Later, Eddy discovered another slide of Monroe, lying nude on a bed of white sheets, her smiling face half out of frame. It is almost certainly an outtake from the "Last Sitting."
Stern has offered to make prints for Eddy of whatever she wants, but she will still be left with a volume of negatives with no indication of who created them.
For Eddy, who studied cultural anthropology and creative writing at Franklin Pierce University in New Hampshire before moving to New York in 2004, stories like this gave the trove a different kind of value.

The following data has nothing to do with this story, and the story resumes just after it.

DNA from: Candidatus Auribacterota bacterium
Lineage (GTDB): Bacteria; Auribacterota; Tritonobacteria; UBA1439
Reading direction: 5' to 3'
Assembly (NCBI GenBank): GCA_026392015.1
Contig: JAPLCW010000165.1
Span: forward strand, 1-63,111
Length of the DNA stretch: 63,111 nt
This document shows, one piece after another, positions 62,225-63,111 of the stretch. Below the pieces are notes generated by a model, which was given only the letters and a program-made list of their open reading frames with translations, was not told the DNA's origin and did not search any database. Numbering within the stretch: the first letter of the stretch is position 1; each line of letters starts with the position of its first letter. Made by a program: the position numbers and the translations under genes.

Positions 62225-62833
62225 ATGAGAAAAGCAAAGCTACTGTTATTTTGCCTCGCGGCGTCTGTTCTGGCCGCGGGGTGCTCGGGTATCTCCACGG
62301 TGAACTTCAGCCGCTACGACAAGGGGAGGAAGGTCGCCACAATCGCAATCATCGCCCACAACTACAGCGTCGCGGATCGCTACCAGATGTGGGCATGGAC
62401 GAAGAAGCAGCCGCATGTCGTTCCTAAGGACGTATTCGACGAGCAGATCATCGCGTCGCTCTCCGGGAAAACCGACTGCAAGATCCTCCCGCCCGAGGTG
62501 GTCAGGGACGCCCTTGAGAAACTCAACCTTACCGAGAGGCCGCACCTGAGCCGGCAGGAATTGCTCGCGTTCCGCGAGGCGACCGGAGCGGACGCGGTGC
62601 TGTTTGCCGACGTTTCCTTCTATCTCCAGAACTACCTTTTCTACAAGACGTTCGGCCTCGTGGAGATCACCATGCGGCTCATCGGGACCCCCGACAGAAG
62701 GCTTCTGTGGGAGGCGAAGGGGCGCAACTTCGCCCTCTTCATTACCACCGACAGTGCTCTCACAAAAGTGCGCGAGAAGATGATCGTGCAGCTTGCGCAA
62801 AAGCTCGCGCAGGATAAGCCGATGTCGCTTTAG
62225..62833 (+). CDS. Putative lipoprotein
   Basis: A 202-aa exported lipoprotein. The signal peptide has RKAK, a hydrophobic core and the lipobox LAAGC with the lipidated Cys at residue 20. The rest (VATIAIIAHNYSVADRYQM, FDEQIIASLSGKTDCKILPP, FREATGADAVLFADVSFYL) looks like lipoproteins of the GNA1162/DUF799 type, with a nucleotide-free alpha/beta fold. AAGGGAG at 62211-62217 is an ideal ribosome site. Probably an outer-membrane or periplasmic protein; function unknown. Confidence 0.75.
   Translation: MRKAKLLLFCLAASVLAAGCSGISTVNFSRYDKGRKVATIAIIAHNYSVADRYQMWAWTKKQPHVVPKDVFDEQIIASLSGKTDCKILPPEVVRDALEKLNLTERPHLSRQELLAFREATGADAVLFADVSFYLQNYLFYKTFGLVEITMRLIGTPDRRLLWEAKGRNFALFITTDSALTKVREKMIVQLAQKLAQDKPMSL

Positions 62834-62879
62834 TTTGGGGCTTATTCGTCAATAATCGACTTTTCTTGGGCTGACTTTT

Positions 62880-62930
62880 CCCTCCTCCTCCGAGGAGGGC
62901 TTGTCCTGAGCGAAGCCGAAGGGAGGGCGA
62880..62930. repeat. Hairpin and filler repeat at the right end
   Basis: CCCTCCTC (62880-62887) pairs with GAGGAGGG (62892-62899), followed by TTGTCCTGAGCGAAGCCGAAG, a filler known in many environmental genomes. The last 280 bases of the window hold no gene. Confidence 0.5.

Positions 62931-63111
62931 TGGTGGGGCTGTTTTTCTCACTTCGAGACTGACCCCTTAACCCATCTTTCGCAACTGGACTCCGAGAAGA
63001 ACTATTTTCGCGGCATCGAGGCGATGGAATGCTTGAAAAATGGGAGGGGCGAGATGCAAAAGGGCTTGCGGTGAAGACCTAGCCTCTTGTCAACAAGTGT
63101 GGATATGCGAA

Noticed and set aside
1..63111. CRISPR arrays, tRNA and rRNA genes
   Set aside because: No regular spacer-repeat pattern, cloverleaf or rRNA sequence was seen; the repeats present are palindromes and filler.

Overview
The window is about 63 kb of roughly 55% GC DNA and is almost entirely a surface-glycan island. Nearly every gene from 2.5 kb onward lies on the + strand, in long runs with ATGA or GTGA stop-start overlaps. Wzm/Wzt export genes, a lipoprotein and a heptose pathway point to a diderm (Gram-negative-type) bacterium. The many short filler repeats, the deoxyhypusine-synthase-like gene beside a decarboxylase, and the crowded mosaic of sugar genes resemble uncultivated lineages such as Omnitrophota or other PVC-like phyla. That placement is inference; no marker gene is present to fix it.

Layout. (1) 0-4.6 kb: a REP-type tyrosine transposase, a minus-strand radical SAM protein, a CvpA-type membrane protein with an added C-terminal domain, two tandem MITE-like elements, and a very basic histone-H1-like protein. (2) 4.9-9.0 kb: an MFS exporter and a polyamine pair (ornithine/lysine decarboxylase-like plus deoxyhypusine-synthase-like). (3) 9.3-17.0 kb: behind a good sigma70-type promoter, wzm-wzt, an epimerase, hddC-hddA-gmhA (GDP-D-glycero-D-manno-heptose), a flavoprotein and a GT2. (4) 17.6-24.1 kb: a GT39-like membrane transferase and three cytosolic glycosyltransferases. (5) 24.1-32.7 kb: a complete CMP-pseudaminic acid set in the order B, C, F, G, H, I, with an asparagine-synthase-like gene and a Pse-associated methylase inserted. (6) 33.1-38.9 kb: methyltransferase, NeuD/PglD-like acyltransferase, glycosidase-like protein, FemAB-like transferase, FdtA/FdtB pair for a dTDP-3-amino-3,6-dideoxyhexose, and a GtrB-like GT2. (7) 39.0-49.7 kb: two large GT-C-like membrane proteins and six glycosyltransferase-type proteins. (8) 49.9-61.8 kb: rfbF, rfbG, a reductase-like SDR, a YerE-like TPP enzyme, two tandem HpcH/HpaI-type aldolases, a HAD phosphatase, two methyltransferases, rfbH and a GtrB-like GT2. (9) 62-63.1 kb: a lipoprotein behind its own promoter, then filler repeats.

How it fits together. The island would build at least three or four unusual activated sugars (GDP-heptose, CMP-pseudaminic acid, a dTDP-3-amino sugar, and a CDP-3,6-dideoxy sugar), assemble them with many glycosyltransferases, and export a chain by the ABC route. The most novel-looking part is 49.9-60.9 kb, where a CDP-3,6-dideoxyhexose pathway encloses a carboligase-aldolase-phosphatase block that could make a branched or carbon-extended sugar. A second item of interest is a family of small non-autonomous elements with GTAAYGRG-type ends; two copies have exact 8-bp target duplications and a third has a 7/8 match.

"I'm really interested in hearing about the history of these photos," she said earnestly. "I feel like I came across something very special, not just to myself, but to the person who created them, and to maybe anybody else who might have a chance to see them as well."
Eddy remains a struggling artist, working in clay, illustration, metal casting, wood and stop-motion animation. Recently, a class called Extreme Paper Mache that she teaches at Brooklyn multidisciplinary art and workspace 3rd Ward was featured on Bravo Network's "Watch What Happens Live."
When asked what she may do with the rest of the slides if she can't identify the original photographers, she said, "Oh, I'm probably going to use them in some big art project of some kind."
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